by kwheele4 on April 15, 2021
Fighting Fast Fashion: Consumers Must Stop Supporting Unsustainable Brands
by Olivia Bretzman ’22
Every second, about 20 tons of clothes-based waste is either dumped into a landfill or burned. Every day, college students buy fast-fashion styles online or in-store to keep up with the latest trends for their weekend or classroom looks. These are the clothes that end up in the landfill after they have been worn a few times and deemed “out of style.” That is a whole lot of waste.
The fast-fashion industry has swept the world by storm in its opportunity to purchase cheap, decent-quality, and trendy clothes at an extremely fast rate. The rates of purchasing average pieces of clothes has increased tremendously since the early 2000s to the present day. The need for clothes has become replaced with an irrepressible want that often exceeds the balance of need and want in one’s wardrobe.
Obviously, the fast-fashion industry has horrid environmental effects and implications for the future. The UN environment programme reports that “twenty percent of global wastewater and ten percent of global carbon emissions” are caused by the fashion industry. Thus, this sped-up, unnatural, wasteful process paired with the ignorance of the consumer creates a cycle of environmental destruction.
As college students, everyone purchases clothing as if it were our day job. Whatever one buys, regardless of identity, one can likely admit to purchasing from a fast-fashion business such as Zara, Nike, or H&M. This will undoubtedly continue as social media progresses, influencing its users as well as the fashion world itself.
While condemnation is not the correct approach to this issue, education and mindfulness can help preserve the integrity of the environment and mitigate the effects of a rather newly researched problem.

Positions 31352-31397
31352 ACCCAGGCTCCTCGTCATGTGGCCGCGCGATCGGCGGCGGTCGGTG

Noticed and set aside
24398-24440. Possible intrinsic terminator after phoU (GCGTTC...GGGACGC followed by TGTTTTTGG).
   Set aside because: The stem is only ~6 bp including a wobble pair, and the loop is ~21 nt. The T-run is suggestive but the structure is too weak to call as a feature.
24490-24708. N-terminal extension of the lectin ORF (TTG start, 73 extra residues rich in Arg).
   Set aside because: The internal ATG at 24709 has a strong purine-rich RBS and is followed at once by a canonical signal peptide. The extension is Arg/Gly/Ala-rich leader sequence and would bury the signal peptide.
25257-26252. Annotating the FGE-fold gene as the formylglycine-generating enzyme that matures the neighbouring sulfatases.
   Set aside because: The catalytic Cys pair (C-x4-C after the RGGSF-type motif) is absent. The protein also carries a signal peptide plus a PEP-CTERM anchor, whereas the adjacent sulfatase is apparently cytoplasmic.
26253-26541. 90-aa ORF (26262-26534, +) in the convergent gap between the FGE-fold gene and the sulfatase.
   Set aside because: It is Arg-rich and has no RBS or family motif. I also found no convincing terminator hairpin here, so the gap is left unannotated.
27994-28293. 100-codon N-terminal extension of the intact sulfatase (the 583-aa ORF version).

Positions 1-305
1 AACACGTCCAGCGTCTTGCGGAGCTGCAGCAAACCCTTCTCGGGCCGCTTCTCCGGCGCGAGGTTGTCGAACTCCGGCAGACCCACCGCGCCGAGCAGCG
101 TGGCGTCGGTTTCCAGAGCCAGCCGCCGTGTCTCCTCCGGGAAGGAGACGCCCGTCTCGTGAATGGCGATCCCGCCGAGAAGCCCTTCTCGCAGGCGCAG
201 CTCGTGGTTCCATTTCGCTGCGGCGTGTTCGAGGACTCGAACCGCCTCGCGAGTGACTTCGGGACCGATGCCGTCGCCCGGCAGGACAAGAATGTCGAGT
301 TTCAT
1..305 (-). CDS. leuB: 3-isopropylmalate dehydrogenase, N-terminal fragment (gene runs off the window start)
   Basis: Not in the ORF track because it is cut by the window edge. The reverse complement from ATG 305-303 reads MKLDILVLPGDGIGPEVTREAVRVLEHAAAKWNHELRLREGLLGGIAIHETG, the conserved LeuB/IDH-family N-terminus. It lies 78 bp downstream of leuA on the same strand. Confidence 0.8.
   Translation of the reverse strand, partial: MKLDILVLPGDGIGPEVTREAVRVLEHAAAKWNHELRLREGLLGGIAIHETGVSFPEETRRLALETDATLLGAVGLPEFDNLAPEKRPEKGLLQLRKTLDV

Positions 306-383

The consumer makes the fashion industry boom. Revenue is the ultimate goal. One way to avoid falling into this issue is to take a step back and look at what you already have as a consumer and only purchase what you really need.
Secondly, we must make mindful and sustainable decisions. The sustainable fashion industry has blossomed as of late. More brands than ever have begun initiatives to lessen waste in their production, use ethically sourced materials, or even build brands with completely recyclable styles.
Unfortunately, many of these sustainable brands and choices can be expensive. If you cannot afford them, try a thrift or consignment store. The task of rummaging through other people’s used clothes is so daunting and can be really unattractive; however, thrift stores are no longer the back of dad’s closet thrown into a paper bag and driven to the store. They are oftentimes highly curated and hold the same pieces fast-fashion stores do.
In terms of the clothes one already has, well, reuse them. Give them away, sell them, or repurpose them for a household chore. Obviously, some things need to be bought from the fast-fashion industry or they will end up in the trash or perhaps at a thrift store; however, the mindful decision-making process of what to do with one’s clothes is a tremendous start in the right direction.
In reality, many people do not see how this affects them. Perhaps the environment is “not your thing” or you believe you can do whatever you want with the money you earned. While this is true, it is extremely important to look at the facts and even the type of labor chain fast fashion supports. Perhaps taking a different viewpoint rather than an environmental-based one on the issue will strike a different chord.
Moreover, many people post about advocating for the environment and still feed into this fast-fashion scheme. Avoiding fast fashion is one of the most hands-on, feel-good decisions one can actually make that creates a direct difference for the industry. Keeping your profits in the sustainable-fashion realm will support the environment in more ways than we can even see now.
The future is sustainable fashion. Take hold of the trend!